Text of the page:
Federal Employee's CSRS & FERS Federal Civil Service Retirement
& Financial Planning Resources
Federal Employee's Health Benefit's Plan Menu
Open Season ends December 9th. Generally the cost of coverage is
increaaing an average of 4.4% this year. Several plans have actually decreased their
If you do not make the change during open season, you may not be able to
change health plans until 2015. Don’t let an increased cost in health
insurance be an unfortunate surprise that adversely affects your finances.
Luckily, it is easy to verify the cost of the FEHB insurance for 2014.
For a quick check of the cost changes for FEHB review
Rates for the Federal Employees.
In addition, in an effort to be more “green,” paper copies of health plan
brochures will not be automatically mailed to Federal Employees Health
Benefits (FEHB) Program members this open season. This is the first
year of this change.
Federal regulations require an annual Open Season to be held each year from
the Monday of the second full workweek in November through the Monday of the
second full workweek in December. You must submit your Open Season enrollment
change before midnight, Eastern Standard Time, on the last day of Open Season to
be considered timely filed. Open Season enrollment changes take effect the first
day of your first full pay period in January of the following year.
The Federal Employees Health Benefits (FEHB) Program has important
features, including a wide choice of health plans and competitive benefit
packages as well as no
health insurance pre existing conditions limitations or waiting
periods. Now, for 2011, thye have eliminated enrollee cost sharing for
preventive care services, added incentives for tobacco cessation, and, in
accordance with the Affordable Care Act, added coverage for dependents up to
age 26. Premiums will rise an average of 7.2% in 2011.
2014 Open Season (November
11, 2013 through December 9, 2013)
You are now able to manage your FEHB account online. To register
you will need your Annuity Claim Number and they will ask you to enter a
unique user name and password to activate your account. You must
register again for each new open season even though you registered for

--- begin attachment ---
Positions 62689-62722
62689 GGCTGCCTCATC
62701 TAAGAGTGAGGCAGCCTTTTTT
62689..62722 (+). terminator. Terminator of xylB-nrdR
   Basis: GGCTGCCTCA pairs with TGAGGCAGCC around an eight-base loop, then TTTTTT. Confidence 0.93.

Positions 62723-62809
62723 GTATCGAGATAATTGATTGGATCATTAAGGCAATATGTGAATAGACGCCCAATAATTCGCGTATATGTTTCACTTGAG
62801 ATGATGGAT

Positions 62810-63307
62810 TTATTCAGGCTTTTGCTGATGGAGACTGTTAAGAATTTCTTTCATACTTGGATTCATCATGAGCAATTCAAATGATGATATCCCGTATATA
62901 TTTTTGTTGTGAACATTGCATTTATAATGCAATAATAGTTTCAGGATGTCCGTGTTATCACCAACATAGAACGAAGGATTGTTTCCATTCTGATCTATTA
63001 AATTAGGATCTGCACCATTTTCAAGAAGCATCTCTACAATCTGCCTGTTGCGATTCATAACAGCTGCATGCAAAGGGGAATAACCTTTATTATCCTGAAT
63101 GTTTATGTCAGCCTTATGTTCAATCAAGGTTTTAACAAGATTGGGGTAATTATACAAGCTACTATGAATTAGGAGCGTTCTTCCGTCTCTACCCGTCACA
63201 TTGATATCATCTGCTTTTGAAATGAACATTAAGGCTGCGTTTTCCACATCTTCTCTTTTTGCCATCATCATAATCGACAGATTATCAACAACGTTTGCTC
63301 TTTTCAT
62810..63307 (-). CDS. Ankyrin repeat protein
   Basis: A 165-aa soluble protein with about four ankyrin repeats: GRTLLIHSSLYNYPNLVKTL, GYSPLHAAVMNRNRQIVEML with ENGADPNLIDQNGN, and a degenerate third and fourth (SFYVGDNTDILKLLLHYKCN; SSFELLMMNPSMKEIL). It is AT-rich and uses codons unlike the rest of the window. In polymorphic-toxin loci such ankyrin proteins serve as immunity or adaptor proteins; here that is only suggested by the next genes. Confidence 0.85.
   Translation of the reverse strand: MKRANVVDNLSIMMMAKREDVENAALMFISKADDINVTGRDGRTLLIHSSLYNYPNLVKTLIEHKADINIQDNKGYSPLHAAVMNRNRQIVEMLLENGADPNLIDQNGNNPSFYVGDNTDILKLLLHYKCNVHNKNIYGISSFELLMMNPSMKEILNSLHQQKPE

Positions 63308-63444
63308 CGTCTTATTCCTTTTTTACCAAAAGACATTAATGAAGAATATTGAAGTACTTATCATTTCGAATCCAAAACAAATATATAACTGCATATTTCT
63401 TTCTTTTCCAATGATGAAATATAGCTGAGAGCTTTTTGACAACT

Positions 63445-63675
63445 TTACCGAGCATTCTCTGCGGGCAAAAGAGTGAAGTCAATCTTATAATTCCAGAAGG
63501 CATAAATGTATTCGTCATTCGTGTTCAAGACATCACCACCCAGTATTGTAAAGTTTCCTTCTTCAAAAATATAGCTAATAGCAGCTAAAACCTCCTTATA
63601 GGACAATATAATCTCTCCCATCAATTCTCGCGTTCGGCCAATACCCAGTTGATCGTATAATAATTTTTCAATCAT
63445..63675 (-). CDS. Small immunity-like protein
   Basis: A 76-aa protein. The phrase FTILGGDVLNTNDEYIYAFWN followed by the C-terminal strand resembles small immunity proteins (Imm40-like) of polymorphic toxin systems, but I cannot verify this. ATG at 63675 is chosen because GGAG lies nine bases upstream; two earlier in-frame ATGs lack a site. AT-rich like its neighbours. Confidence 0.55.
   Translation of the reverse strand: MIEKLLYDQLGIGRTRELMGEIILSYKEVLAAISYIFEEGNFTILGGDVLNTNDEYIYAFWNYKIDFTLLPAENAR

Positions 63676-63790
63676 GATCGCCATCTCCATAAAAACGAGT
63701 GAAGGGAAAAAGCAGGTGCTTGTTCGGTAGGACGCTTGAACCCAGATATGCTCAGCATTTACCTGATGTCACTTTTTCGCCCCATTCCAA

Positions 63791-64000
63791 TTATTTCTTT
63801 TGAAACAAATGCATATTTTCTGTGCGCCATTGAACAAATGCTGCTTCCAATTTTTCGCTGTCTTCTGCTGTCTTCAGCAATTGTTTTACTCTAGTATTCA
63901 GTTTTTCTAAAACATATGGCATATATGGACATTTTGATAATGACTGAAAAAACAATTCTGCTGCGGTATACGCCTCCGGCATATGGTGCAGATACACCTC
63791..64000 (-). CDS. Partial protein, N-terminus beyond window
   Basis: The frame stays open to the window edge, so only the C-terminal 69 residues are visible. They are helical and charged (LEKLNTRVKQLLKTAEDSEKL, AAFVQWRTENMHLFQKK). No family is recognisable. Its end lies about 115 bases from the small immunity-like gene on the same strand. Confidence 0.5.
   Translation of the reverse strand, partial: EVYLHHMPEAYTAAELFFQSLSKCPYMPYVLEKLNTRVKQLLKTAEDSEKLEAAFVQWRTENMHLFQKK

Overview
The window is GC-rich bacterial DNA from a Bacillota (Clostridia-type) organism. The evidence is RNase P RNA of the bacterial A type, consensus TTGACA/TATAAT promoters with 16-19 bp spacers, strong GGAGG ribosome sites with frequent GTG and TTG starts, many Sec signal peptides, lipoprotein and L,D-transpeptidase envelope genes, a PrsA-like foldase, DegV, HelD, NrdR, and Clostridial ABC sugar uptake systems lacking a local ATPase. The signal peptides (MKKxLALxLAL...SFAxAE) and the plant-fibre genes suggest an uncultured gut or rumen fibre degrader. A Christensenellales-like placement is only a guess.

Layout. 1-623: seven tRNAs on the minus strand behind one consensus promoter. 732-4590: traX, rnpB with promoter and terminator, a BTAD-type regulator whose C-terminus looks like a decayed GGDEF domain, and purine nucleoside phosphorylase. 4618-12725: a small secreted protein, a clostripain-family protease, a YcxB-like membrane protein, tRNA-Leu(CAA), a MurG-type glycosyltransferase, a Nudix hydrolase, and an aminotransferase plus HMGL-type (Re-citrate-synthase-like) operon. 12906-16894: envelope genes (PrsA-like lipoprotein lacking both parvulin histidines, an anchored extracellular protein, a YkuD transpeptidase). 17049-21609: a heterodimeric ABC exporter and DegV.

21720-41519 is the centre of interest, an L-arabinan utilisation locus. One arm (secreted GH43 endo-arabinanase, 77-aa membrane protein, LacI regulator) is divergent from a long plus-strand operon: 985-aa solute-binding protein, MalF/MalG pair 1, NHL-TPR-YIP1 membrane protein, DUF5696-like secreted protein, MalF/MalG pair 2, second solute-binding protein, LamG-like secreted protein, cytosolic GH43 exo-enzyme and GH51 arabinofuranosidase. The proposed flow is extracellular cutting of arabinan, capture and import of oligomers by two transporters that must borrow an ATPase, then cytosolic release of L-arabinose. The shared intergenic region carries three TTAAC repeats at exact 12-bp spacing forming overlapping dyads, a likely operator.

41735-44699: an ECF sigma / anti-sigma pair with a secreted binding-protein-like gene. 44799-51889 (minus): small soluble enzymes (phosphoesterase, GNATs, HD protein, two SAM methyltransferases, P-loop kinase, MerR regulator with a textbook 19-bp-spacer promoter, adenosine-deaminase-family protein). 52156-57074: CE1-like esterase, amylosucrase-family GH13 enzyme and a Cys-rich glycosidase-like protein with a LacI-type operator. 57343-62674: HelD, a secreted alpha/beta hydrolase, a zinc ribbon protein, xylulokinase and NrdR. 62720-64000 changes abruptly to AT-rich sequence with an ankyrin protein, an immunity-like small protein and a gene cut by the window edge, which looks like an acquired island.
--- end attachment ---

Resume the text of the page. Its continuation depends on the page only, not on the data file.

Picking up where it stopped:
the previouos year. I annotated the web
site address, user name, and password in the "Federal Retirement
Benefits" booklet that I received when I first retired for future
reference. Go to
https://retireefehb.opm.gov to register and view your options. This
service allows you to change enrollment, view transaction history, change or
add dependent information, and request health care plan brochures.
The Federal Employees Health Benefits (FEHB) Program helps you and your
family meet your health care needs. Federal employees, retirees and their
survivors enjoy the widest selection of health plans in the country. You can
choose from among Consumer-Driven and High Deductible plans that offer
catastrophic risk protection with higher deductibles, health
savings/reimbursable accounts and lower premiums, or Fee-for-Service (FFS)
plans, and their Preferred Provider Organizations (PPO), or Health Maintenance
Organizations (HMO) if you live (or sometimes if you work) within the area
serviced by the plan.
When you retire your agency will automatically transfer your enrollment to
OPM if you are eligible. To continue your health benefits enrollment into
retirement, you must:
- have retired on an immediate annuity (that is, an annuity which
begins to accrue no later than one month after the date of your final
- have been continuously enrolled (or covered as a family member) in
any FEHB Program plan (not necessarily the same plan) for the five years of
service immediately preceding retirement, or if less than five years, for
all service since your first opportunity to enroll.
- Note: Tricare
does count towards the 5-years of coverage requirement
as long as you have FEHB coverage on the date of retirement. The annuitant
and spouse, If the annuitant elects survivor benefits, would continue FEHB
coverage under the annuitant's annuity even if the annuitant predeceases the
spouse. For more information see:
If you die while a compensationer, your family members can continue your
enrollment if you were enrolled for Self and Family at the time of your death
and at least one of your covered family members receives compensation as a
surviving beneficiary under the Federal Employees' Compensation law.
Same-sex spouses that are legally married are now eligible family members
under a Family and Self enrollment. Coverage for legally married same-sex
spouses of Federal employees or annuitants is now available, regardless of
their state of residency.
Coverage does not extend to registered domestic partners or individuals
in civil unions. Additionlly, children of same-sex marriages will be treated
in the same manner as those of opposite-sex marriages and will be eligible
family members according to the same eligibility guidelines. This includes
coverage for children of same-sex spouses as stepchildren.
The word “spouse” in any OPM documentation pertaining to the programs
discussed in the Benefits Administration Letter refers to both same and
opposite-sex spouses, the word “marriage” refers to both same and